Luís Graça and Marta de Menezes: Adaptive responses
Prof. Luis Graca has an MD from the University of Lisbon, Portugal; and a PhD in transplant immunology from the University of Oxford, UK. He developed his post-doctoral research first in Oxford and later at the Institute for Child Health Research, in Perth, Australia. He is currently Professor of Immunology at the University of Lisbon Medical School, directing a research group in Cellular Immunology at the Instituto de Medicina Molecular.
His most significant scientific contributions have been related with the field of transplantation and autoimmunity. Graca has worked on strategies to overcome transplant rejection, as well as in the induction of immune tolerance in autoimmunity and allergy. Among these topics he has been especially interested in the biology of different types of regulatory T cells, namely T follicular regulatory cells – a cell type he co-discovered.
Graca has collaborated with several artists, including a long-term relationship with Marta de Menezes (www.martademenezes.com), a pioneer in the field of bioart and possibly the artist with the most diverse approach within this field. Artworks developed by different artists in collaboration with the Graca Laboratory have been exhibited worldwide.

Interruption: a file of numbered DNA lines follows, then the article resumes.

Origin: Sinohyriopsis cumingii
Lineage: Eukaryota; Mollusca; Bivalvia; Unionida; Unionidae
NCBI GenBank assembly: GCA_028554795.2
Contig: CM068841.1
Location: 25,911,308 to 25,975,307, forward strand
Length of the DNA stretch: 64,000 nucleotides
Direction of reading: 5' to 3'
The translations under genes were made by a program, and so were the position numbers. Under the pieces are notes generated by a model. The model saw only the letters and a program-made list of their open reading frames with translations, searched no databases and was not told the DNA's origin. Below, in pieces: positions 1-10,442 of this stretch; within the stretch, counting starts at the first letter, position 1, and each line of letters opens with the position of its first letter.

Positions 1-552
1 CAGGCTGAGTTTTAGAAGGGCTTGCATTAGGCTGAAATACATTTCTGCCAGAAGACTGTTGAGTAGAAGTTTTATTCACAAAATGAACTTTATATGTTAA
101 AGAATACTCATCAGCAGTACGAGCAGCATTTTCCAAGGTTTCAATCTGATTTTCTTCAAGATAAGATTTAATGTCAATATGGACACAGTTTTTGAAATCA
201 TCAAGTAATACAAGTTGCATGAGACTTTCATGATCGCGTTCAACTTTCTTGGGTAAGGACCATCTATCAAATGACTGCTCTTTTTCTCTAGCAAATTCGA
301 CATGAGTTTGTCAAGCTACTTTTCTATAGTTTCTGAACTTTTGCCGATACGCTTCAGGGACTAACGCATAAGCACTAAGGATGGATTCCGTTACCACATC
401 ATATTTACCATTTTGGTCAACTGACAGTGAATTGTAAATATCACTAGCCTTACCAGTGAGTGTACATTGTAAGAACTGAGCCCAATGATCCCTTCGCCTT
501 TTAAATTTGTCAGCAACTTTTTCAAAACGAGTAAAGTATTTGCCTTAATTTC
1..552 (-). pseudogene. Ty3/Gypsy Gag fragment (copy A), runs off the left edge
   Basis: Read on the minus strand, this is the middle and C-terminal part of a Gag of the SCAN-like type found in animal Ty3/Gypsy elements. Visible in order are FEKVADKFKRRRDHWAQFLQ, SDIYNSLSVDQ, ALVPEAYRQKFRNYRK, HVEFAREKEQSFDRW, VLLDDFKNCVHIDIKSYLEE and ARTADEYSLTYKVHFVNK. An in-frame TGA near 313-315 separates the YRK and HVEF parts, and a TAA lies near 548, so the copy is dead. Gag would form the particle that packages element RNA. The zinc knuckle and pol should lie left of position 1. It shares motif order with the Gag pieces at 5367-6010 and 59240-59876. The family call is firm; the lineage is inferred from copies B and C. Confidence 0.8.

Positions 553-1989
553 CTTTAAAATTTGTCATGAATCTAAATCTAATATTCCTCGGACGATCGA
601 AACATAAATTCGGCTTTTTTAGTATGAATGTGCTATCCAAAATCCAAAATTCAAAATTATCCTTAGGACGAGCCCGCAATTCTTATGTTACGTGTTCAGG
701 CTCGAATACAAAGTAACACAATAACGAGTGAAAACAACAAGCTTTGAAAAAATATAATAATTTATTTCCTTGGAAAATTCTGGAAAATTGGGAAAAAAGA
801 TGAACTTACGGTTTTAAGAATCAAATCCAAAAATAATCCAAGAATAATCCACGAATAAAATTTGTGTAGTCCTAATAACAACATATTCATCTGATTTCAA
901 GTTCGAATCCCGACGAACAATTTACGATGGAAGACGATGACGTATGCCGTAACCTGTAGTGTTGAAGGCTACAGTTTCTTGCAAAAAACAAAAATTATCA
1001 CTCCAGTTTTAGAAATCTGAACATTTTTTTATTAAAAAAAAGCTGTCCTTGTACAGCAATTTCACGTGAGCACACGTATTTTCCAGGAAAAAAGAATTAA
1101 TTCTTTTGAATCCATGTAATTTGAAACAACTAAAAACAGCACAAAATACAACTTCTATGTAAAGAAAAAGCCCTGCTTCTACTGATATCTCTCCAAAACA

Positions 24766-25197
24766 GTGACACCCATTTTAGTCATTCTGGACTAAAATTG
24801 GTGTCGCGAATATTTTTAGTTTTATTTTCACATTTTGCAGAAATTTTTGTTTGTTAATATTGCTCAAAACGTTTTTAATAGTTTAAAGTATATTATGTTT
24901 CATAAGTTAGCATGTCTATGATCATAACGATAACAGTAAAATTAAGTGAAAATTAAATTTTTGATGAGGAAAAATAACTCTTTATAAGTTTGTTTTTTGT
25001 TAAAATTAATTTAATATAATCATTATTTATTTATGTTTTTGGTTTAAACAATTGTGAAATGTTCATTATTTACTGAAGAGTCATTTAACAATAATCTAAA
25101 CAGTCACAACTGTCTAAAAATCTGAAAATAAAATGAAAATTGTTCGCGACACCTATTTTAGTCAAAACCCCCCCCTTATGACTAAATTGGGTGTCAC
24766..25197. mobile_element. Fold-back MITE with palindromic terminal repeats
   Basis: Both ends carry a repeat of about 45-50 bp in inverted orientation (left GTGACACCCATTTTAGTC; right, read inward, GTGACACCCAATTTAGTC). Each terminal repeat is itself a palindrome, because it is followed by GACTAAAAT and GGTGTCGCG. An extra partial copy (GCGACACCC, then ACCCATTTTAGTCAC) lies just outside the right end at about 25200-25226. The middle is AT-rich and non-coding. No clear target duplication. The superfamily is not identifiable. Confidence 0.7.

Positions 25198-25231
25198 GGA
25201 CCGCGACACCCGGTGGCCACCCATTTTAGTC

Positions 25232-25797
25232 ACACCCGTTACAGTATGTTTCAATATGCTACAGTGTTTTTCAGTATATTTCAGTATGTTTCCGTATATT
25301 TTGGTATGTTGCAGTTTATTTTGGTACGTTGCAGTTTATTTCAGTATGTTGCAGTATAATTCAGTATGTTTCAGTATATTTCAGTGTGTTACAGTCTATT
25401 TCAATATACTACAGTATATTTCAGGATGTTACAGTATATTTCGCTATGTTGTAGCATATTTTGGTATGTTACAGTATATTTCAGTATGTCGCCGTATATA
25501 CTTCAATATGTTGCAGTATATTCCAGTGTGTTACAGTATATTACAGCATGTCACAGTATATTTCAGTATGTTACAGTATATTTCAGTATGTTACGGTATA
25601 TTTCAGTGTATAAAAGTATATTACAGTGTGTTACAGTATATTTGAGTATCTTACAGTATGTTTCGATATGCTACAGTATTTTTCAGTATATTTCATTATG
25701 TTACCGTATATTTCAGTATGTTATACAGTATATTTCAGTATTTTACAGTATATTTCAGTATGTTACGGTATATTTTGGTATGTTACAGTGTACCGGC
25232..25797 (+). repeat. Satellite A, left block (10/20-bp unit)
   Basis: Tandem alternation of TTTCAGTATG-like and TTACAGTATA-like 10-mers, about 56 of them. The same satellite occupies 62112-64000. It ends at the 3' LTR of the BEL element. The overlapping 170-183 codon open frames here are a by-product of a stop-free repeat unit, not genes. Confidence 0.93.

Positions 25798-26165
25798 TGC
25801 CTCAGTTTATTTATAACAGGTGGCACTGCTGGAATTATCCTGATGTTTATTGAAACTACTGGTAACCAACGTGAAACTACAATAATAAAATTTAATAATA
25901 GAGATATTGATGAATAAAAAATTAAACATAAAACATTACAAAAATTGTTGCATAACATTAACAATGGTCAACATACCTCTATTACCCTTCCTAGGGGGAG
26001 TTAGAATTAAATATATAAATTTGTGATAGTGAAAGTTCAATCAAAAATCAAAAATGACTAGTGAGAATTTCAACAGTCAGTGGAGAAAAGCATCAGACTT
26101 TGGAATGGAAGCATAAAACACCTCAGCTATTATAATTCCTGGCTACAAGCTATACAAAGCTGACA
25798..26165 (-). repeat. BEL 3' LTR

Graca is President of the Sociedade das Ciências Médicas de Lisboa, the oldest medical society in Europe (founded 1822) and past-president of the Portuguese Society for Immunology.
Affiliation: Instituto de Medicina Molecular, Faculdade de Medicina; Universidade de Lisboa, Lisbon, Portugal.
Anna Dumitriu: Art and the Impact of Infectious Disease
Anna Dumitriu is a British artist who works with BioArt, sculpture, installation, and digital media to explore our relationship to infectious diseases, synthetic biology, and robotics. Past exhibitions include ZKM, Ars Electronica, BOZAR, The Picasso Museum, HeK Basel, Science Gallery Detroit, MOCA Taipei, LABoral, Art Laboratory Berlin, and Eden Project. She holds visiting research fellowships at the University of Hertfordshire, Brighton and Sussex Medical School, and Waag Society, as well as artist-in-residence roles with the Modernising Medical Microbiology Project at the University of Oxford, and with the National Collection of Type Cultures at Public Health England. She was the 2018 President of the Science and the Arts Section of the British Science Association. Her work has featured in many significant publications including Frieze, Artforum International Magazine, Leonardo Journal, The Art Newspaper, Nature and The Lancet. Current collaborations include the Institute of Microbiology and Microbial Biotechnology at BOKU – Universität für Bodenkultur in Vienna, the EU H2020 CHIC Consortium, the University of Leeds and the Institute of Epigenetics and Stem Cells at HelmholtzZentrum in München.